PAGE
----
When it comes to thinking big, there is nothing like looking into the oblivion of the seemingly endless Pacific Ocean, named so for how calm and peaceful it is. The vista is so vast; you can slightly see the curvature of the Earth. I’ve lived here all my life and knew San Diego had a diverse history, but I never cared to take the time to learn about it. All of the history books and audio lectures I've consumed over the years never gave me the thrill that studying San Diego has, probably because the way I learned about the area’s history was much more practical than just reading a book or listening to a lecture. Here, I can actually visit the sites and have a better perspective of what the individuals I’ve read and heard about went through. It’s convinced me that more people should better understand their own local history in this way.
Though I will try to keep the story as simple to understand as possible, these stories are not simplistic. These stories are full of natural and human events, with all of its complexities, untold motives, and emotions that ultimately brought us all to the point we are at today. Hundreds of thousands of people have helped to develop San Diego into the metropolis that it is today, so there is a lot of context to cover. Real life dramas, featuring people who actually lived, loved, and left their mark, will be told. Some of these people are national figures while others have almost been forgotten. When people pass away in these stories, we will move on to the next story, but know that the people we read about, and their loved ones do not. This story is an amalgamation of many individual stories, chopped up and edited for your consumption.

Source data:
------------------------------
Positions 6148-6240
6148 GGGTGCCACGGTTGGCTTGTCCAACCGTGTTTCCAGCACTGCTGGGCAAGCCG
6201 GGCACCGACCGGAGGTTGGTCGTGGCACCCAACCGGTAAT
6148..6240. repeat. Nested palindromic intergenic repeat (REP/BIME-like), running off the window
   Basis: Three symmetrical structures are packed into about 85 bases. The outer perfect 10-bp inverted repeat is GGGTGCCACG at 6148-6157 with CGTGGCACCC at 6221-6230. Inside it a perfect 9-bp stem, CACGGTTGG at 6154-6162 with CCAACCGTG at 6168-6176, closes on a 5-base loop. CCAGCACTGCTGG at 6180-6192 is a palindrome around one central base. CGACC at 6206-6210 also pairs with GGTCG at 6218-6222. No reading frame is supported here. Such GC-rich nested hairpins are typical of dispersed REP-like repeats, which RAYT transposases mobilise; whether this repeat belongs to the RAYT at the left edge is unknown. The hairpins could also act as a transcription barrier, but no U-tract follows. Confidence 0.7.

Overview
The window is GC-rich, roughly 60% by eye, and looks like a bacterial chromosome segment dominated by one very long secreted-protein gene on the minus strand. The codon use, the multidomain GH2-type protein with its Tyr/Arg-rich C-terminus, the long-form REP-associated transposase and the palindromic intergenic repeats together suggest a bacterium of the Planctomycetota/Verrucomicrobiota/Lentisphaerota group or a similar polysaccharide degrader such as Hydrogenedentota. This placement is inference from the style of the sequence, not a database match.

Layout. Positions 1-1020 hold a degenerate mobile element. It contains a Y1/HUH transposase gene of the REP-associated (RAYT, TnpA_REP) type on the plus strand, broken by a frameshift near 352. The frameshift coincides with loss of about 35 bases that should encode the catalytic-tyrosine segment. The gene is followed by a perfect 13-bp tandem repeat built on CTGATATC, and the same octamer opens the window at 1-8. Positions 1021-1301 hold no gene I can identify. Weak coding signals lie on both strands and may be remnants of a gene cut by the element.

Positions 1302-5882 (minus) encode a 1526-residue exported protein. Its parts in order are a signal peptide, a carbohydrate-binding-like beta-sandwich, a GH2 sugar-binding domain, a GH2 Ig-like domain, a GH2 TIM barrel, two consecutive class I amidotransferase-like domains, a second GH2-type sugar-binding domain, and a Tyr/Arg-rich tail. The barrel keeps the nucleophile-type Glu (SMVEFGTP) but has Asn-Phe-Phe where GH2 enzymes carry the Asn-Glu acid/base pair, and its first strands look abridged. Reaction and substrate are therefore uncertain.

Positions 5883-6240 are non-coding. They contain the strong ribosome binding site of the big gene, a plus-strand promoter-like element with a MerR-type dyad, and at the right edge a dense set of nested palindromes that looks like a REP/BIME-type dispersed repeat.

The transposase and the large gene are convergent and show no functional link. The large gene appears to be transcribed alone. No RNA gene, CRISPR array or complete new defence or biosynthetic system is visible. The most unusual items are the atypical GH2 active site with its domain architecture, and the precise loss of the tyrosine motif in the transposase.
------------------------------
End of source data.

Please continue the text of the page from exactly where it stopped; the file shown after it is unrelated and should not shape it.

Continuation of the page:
San Diego’s history is usually divided into four eras, depending on who inhabited the area during that time: The Kumeyaay, Spanish, Mexican, and American eras. The American era is obviously the best documented, and we are still living it, so that should be fun to interpret! Much of these stories are influenced by pop culture of the past. For instance, faith was extremely influential during the time of Spanish reign, and many Spanish writers wrote faith based novels that would go on to inspire future generations to dream bigger. It is important we understand these stories, so when appropriate, I will fit them into context.